The Health Insurance Authority provides a plan comparison tool of the plans available on the market at www.healthinsurancecomparison.ie. The information can also be obtained by contacting the Authority at 1850 929 166 or 01 4060080.
Here is some useful information concerning the nature of health insurance.
Yes. An Open Membership Insurer must sell you the plan you request. Some plans are marketed towards certain groups such as companies or professions. You are entitled to these plans regardless of whether or not you are a member of the group to whom it is being marketed.
You can cancel your health insurance contract within 14 days of commencement and receive a full refund of premiums. No claims will be paid for the 14 days
- Cover for private and semi-private hospital accommodation.
- Cover for in-hospital consultant services as a private patient.
- Other cover including maternity, overseas, psychiatric and outpatient benefits.
Private health insurance products offer two different types of accommodation. The types of accommodation offered are semi-private and private accommodation. Semi-private accommodation could involve sharing a room with up to 4 other people. It should be noted that although health insurance contracts provide cover for a certain level of accommodation, if that level of accommodation is not available a lower level of accommodation may be provided. While the hospital cover under different contracts may vary, private health insurers in Ireland generally group Irish hospitals into three categories:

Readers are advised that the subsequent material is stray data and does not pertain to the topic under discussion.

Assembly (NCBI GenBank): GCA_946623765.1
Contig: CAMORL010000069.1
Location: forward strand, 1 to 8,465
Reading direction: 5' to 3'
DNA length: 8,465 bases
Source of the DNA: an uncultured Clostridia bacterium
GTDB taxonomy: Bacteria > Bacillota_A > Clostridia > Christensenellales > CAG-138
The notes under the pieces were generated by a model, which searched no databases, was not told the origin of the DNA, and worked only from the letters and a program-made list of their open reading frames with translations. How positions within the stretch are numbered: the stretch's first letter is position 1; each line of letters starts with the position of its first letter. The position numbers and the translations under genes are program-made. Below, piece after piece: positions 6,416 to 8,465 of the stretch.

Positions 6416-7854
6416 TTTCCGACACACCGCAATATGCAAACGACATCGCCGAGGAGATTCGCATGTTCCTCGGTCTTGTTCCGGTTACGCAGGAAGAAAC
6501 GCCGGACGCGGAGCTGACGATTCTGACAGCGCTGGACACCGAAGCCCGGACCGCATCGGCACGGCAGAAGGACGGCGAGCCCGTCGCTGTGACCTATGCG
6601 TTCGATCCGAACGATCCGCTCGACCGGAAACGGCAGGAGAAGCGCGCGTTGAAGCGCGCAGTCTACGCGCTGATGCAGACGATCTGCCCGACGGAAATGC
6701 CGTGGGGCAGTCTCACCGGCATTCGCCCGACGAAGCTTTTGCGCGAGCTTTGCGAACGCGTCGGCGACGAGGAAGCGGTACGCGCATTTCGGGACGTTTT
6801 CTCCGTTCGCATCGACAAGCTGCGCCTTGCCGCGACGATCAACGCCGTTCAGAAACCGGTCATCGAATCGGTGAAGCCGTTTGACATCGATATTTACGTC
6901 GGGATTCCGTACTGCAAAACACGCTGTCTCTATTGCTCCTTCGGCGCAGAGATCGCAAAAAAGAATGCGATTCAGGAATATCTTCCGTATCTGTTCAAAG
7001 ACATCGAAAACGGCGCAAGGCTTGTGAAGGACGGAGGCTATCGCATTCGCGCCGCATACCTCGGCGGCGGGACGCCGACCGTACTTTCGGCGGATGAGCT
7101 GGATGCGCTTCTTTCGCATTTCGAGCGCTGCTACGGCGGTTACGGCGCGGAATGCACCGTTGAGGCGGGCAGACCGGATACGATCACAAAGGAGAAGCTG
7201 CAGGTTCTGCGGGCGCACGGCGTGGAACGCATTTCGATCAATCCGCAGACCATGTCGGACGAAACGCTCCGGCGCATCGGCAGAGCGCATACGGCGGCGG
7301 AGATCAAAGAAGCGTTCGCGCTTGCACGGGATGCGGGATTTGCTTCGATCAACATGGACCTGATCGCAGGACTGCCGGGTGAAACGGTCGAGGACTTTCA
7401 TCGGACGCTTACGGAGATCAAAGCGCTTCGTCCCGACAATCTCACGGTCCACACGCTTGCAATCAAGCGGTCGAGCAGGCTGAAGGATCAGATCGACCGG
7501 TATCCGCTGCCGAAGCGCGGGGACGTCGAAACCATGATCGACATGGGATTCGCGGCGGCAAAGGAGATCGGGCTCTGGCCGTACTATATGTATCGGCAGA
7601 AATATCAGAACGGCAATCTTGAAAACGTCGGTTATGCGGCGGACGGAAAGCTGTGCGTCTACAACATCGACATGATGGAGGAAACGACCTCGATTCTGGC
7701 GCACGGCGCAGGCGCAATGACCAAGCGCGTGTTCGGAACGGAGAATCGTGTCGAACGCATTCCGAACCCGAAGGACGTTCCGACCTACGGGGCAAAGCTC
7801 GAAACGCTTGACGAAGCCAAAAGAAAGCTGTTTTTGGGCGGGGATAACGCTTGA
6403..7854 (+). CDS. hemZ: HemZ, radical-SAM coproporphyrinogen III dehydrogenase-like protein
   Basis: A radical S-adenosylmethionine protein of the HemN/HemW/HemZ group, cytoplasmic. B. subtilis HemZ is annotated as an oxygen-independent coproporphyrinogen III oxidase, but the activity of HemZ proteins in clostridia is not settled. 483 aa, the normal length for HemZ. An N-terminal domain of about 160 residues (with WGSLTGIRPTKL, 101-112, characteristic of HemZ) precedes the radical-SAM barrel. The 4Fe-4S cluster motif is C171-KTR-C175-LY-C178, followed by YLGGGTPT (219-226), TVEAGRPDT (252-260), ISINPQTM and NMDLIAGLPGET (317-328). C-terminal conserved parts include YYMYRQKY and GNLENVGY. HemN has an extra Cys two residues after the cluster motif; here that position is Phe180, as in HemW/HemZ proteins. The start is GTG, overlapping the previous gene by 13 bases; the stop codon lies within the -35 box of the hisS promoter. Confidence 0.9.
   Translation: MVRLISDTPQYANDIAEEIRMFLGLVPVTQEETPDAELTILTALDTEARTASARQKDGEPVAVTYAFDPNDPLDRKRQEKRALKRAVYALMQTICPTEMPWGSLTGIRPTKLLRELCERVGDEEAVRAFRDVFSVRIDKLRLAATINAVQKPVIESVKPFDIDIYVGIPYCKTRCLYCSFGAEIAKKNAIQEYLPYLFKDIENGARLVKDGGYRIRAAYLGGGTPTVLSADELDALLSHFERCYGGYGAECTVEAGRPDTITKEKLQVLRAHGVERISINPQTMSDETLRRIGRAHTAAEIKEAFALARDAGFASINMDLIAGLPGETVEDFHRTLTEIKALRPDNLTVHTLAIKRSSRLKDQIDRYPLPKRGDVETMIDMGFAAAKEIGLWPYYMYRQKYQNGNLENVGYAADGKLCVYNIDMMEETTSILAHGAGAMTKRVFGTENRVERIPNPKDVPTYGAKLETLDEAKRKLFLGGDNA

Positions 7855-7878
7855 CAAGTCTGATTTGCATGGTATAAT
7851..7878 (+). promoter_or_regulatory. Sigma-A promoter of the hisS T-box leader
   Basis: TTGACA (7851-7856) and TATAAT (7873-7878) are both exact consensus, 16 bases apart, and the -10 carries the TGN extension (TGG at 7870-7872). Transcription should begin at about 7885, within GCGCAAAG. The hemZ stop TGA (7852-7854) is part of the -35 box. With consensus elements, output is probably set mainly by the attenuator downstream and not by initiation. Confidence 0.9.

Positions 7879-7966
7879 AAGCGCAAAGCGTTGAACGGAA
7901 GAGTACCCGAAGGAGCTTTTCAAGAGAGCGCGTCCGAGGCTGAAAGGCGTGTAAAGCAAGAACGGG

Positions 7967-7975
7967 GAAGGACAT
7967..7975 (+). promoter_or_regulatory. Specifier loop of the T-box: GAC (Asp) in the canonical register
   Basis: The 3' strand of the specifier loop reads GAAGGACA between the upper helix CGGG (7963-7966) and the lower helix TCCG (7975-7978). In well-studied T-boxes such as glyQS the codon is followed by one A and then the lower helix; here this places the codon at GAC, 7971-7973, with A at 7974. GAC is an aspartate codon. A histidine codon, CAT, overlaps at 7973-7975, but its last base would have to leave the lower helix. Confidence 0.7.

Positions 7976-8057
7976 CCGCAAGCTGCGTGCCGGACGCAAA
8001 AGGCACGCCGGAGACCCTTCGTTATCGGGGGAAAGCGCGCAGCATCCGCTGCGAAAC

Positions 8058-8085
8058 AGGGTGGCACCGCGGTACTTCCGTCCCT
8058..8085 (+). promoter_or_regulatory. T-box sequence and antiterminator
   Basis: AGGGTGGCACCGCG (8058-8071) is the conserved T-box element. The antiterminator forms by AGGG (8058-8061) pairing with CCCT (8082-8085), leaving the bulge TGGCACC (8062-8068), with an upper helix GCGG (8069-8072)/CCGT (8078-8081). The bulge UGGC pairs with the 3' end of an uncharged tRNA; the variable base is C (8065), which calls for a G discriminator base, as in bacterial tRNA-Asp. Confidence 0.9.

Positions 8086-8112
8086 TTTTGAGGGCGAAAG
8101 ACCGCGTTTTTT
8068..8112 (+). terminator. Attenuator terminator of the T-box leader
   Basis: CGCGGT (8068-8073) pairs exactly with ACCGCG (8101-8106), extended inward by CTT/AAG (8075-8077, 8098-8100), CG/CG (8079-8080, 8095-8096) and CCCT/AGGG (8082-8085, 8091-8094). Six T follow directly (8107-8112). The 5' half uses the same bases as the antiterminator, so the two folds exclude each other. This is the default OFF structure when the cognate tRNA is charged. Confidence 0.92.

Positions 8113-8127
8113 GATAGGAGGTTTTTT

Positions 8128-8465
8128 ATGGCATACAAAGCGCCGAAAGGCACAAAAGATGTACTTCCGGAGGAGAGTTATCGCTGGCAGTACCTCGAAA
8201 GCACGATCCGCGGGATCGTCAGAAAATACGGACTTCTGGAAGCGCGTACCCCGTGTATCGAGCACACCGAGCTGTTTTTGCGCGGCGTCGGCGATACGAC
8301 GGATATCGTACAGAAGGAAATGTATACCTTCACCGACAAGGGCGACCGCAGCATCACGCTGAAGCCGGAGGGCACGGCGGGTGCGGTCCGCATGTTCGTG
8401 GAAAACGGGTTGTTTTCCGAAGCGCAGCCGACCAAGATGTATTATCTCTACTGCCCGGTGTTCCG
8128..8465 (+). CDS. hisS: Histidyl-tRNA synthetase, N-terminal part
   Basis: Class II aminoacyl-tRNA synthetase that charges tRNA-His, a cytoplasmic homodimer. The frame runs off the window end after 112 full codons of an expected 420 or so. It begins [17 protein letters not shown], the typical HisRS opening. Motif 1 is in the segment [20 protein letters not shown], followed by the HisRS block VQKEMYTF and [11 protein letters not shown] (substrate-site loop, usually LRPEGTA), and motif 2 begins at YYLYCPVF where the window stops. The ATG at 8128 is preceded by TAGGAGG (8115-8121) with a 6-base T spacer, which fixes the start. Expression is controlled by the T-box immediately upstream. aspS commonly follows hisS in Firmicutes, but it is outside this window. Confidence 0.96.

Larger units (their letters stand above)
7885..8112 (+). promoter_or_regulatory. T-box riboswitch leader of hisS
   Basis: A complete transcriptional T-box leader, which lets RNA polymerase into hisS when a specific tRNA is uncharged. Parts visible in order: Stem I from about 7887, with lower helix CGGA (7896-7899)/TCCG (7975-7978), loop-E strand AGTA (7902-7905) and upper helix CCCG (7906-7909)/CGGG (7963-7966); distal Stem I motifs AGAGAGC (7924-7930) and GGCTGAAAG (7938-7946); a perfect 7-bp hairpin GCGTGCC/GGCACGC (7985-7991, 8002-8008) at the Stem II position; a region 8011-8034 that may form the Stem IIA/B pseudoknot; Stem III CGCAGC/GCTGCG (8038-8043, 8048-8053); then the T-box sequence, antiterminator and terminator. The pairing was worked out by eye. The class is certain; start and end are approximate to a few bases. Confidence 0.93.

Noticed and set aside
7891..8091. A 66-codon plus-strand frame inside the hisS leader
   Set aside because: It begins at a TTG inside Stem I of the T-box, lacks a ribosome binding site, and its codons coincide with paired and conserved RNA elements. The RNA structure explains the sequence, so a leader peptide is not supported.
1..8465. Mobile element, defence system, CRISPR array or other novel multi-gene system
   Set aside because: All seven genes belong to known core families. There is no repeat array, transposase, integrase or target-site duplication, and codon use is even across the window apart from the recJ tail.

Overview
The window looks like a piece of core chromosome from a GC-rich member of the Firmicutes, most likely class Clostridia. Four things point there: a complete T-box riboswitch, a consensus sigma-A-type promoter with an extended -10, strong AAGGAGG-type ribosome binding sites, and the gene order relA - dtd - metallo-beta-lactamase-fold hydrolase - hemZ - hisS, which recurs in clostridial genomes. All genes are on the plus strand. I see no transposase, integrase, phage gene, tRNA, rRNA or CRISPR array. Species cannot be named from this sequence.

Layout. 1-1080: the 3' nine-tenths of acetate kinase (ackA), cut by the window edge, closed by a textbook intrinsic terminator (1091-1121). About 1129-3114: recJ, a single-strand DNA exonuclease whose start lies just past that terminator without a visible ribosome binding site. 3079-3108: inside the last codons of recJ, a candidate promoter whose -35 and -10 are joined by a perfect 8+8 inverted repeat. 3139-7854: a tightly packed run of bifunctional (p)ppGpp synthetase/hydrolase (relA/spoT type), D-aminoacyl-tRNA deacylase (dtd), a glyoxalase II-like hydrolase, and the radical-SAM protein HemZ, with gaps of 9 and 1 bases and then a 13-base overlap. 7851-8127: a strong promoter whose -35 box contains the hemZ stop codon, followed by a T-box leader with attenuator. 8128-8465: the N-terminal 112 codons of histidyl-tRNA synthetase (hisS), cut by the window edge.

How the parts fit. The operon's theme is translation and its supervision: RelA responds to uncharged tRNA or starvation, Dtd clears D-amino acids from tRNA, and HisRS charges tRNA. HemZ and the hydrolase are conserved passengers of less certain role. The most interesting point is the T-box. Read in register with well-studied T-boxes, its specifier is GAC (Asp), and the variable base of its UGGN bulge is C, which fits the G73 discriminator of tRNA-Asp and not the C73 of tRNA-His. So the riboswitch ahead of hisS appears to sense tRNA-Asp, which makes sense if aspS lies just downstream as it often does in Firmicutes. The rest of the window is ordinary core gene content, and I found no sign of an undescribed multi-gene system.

- Public hospitals (i.e. hospitals that are funded by the State)
- Private hospitals
- Some hospitals are usually only covered under a higher level of cover (e.g. The Blackrock Clinic, the Mater Private Hospital, and the Beacon Hospital)
Consumers should check their policy to determine the extent of cover offered by their policy.
Most health insurance contracts cover the cost of consultant services provided during a hospital stay. An exception to this would be stand alone, day to day or outpatient policies. Consumers should check their policy to determine the extent of cover offered by their policy. There will normally be a list of consultants, whose services are covered, available from each insurer
Treatment received in respect of illnesses, injuries or complications during pregnancy, if covered, would be considered as part of the hospital cover part of your contract. Routine treatment received during the course of a normal pregnancy and delivery would be covered under the maternity section of your contract. Often this section will provide full cover for a limited stay in hospital and a fixed amount for the consultant care in the hospital. Some policies also provide some cover for outpatient consultant care.
You will not normally be able to claim under the maternity section of your contract until you have served a waiting period of 52 weeks. This only applies if taking out health insurance for the first time, if you are upgrading your policy to a higher level of cover or if you have allowed your health insurance to lapse for more than 13 weeks.
Outpatient benefits differ from policy to policy, but typically it allows you to claim for a portion of the cost of GP, outpatient consultant, diagnostic tests and dental visits, physiotherapy, sight tests and an allowance for glasses or contact lenses subject to an annual excess.